Facts and Events
Robert I (11 July 1274 – 7 June 1329), popularly known as Robert the Bruce (Medieval Gaelic: Roibert a Briuis; modern Scottish Gaelic: Raibeart Bruis; Norman French: Robert de Brus or Robert de Bruys, Early Scots: Robert Brus), was King of Scots from 1306 until his death in 1329. Robert was one of the most famous warriors of his generation, eventually leading Scotland during the Wars of Scottish Independence against England. He fought successfully during his reign to regain Scotland's place as an independent nation, and is today remembered in Scotland as a national hero.
Descended from the Scoto-Norman and Gaelic nobilities, through his father he was a fourth-great grandson of David I, as well as claiming Richard (Strongbow) de Clare, 2nd Earl of Pembroke, King of Leinster and Governor of Ireland, as well as William Marshal, 1st Earl of Pembroke (described as the "best knight that ever lived.") and Henry I of England amongst his paternal ancestors. Robert’s grandfather Robert de Brus, 5th Lord of Annandale, was one of the claimants to the Scottish throne during the 'Great Cause'.
In 1298 he became a Guardian of Scotland alongside his great rival for the Scottish throne, John Comyn, and William Lamberton, Bishop of St. Andrews. Bruce resigned as guardian in 1300 due in part to his quarrels with Comyn, but chiefly because the restoration of King John seemed imminent, and in 1302 submitted to Edward I and returned ‘to the king’s peace’. With the death of his father in 1304, Bruce inherited his family’s claim to the throne.
In February 1306 following an argument during their meeting at Greyfriars monastery, Dumfries, Bruce killed Comyn. He was excommunicated by the Pope, but absolved by Robert Wishart, Bishop of Glasgow. Robert moved quickly to seize the throne and was crowned king of Scots on 25 March 1306, at Scone.
Edward I’s forces defeated Robert in battle and he was forced to flee into hiding in the Hebrides and Ireland, before returning in 1307 to defeat an English army at Loudoun Hill and wage a highly successful guerrilla war against the English. Robert defeated the Comyns and his other Scots enemies, destroying their strongholds and devastating their lands from Buchan to Galloway. In 1309 he was able to hold his first parliament at St Andrews, and a series of military victories between 1310 and 1314 won him control of much of Scotland.
At the Battle of Bannockburn in June 1314 he defeated a much larger English army under Edward II, confirming the re-establishment of an independent Scottish monarchy. The battle marked a significant turning point, and, freed from English threats, Scotland's armies could now invade northern England, with Robert launching devastating raids into Lancashire and Yorkshire. Robert also decided to expand his war against the English and create a second front by sending an army under his younger brother, Edward, to invade Ireland, appealing to the native Irish to rise against Edward II's rule.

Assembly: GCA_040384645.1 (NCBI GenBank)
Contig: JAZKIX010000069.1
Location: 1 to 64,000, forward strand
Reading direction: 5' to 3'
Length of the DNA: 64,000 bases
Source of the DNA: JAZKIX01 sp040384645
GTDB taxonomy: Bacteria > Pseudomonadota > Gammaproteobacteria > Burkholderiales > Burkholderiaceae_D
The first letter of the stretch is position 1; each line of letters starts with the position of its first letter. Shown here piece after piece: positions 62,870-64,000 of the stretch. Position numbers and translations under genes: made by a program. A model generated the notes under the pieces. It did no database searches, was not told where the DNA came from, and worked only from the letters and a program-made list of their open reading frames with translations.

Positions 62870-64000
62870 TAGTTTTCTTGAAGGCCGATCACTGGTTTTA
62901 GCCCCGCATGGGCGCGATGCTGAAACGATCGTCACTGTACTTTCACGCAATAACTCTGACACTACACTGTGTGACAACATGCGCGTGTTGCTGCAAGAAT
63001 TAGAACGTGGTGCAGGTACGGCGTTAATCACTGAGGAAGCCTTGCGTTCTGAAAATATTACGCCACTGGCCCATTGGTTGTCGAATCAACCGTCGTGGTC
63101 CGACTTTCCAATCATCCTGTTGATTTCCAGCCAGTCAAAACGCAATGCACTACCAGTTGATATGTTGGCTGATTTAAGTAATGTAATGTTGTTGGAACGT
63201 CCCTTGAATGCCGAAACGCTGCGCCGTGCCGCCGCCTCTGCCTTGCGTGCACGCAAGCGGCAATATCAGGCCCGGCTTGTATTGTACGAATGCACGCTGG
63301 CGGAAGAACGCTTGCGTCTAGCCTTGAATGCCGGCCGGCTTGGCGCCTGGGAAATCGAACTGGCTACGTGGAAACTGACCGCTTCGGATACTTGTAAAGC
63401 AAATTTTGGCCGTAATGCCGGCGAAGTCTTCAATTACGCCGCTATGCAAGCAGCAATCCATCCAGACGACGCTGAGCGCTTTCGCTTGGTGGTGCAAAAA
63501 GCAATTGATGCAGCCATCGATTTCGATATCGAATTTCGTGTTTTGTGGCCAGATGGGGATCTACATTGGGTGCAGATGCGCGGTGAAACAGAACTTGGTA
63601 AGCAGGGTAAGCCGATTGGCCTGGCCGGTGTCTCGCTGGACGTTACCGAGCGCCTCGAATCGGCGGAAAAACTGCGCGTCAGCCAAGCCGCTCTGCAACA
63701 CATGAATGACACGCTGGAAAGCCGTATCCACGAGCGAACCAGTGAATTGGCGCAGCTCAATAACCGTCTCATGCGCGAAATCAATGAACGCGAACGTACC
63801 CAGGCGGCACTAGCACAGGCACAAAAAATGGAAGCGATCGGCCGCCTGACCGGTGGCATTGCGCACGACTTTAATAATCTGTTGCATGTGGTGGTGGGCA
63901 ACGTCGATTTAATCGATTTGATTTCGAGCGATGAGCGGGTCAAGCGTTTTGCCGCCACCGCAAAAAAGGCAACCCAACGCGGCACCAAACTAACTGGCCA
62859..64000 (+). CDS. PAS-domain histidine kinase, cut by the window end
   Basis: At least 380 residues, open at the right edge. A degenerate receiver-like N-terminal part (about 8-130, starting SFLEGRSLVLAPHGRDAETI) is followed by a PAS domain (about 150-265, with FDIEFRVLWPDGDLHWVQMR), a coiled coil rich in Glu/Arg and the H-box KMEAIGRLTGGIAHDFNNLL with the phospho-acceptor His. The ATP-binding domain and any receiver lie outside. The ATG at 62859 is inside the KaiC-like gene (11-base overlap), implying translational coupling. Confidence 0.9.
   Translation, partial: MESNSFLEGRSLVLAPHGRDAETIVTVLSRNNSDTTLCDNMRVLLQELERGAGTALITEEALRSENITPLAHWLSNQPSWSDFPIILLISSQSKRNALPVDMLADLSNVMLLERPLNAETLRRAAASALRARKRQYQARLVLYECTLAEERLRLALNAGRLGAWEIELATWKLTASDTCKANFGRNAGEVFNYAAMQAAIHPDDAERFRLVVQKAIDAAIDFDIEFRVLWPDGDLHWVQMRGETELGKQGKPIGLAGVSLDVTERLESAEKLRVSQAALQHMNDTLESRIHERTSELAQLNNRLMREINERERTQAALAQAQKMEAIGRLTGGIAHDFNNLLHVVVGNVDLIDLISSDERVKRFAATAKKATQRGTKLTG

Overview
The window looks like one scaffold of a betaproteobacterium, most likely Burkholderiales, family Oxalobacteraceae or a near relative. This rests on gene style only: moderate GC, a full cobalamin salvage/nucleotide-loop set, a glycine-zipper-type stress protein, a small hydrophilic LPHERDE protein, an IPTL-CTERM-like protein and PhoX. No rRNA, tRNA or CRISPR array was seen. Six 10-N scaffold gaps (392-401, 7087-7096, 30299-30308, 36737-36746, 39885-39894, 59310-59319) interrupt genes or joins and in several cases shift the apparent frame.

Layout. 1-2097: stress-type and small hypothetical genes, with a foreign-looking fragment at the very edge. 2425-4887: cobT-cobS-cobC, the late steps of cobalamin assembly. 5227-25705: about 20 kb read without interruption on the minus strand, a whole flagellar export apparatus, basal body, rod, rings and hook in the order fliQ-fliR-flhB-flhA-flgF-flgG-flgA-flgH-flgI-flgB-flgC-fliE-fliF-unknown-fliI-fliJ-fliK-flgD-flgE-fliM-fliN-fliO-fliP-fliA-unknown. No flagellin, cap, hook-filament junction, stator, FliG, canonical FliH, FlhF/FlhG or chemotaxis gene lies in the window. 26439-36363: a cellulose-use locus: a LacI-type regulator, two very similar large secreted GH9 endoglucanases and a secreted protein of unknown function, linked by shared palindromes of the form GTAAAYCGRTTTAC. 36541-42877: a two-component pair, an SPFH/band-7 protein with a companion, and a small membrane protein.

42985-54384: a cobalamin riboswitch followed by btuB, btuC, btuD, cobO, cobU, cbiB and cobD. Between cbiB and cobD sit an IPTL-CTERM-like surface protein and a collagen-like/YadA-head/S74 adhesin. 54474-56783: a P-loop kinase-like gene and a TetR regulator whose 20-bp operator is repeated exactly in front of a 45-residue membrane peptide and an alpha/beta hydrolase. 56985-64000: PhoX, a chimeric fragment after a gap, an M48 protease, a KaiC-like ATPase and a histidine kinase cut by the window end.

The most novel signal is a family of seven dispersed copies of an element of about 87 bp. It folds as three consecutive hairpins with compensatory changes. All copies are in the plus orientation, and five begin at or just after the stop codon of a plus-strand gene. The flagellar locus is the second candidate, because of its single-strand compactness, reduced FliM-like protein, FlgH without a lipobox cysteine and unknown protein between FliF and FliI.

Despite Bannockburn and the capture of the final English stronghold at Berwick in 1318, Edward II still refused to give up his claim to the overlordship of Scotland. In 1320, the Scottish magnates and nobles submitted the Declaration of Arbroath to Pope John XXII, declaring that Robert was their rightful monarch and asserting Scotland’s status as an independent kingdom. In 1324 the Pope recognized Robert as king of an independent Scotland, and in 1326 the Franco-Scottish alliance was renewed in the Treaty of Corbeil. In 1327, the English deposed Edward II in favour of his son, Edward III, and peace was temporarily concluded between Scotland and England with the Treaty of Edinburgh-Northampton, by which Edward III renounced all claims to superiority over Scotland.
Robert I died on 7 June 1329. His body is buried in Dunfermline Abbey, while his heart was interred in Melrose Abbey. Bruce's lieutenant and friend Sir James Douglas agreed to take the late King's embalmed heart on crusade to the Lord's Sepulchre in the Holy Land, but he only reached Moorish Granada. Douglas was killed in battle during the siege of Teba while fulfilling his promise. His body and the casket containing the embalmed heart were found upon the field. They were both conveyed back to Scotland by Sir William Keith of Galston.
Story of what happened to Bruce's heart
When Bruce was dying (1329) his one big regret in life was that he had never went on a crusade to the Holy Land because of the constant wars with England. On his death bed he asked his friend, Sir James Douglas, (who I am named after) The Good Sir James to the Scots, The Black Douglas to the English, if he would on his death remove his heart, hence the sawn ribs when the body was rediscovered, and as he could not go, would Douglas take his heart to the Holy Land. (Not asking much)
Douglas and his followers got as far as Seville in southern Spain where the Spanish king asked for his help to remove the Moors from Spain. In the battle that followed the Moors feigned retreat and led Douglas into a trap. His last deed was to take the casket that held Bruce's heart and throw it into the enemy calling on his men to follow Bruce for the last time. Douglas was killed.
The casket was recovered and taken back to Scotland.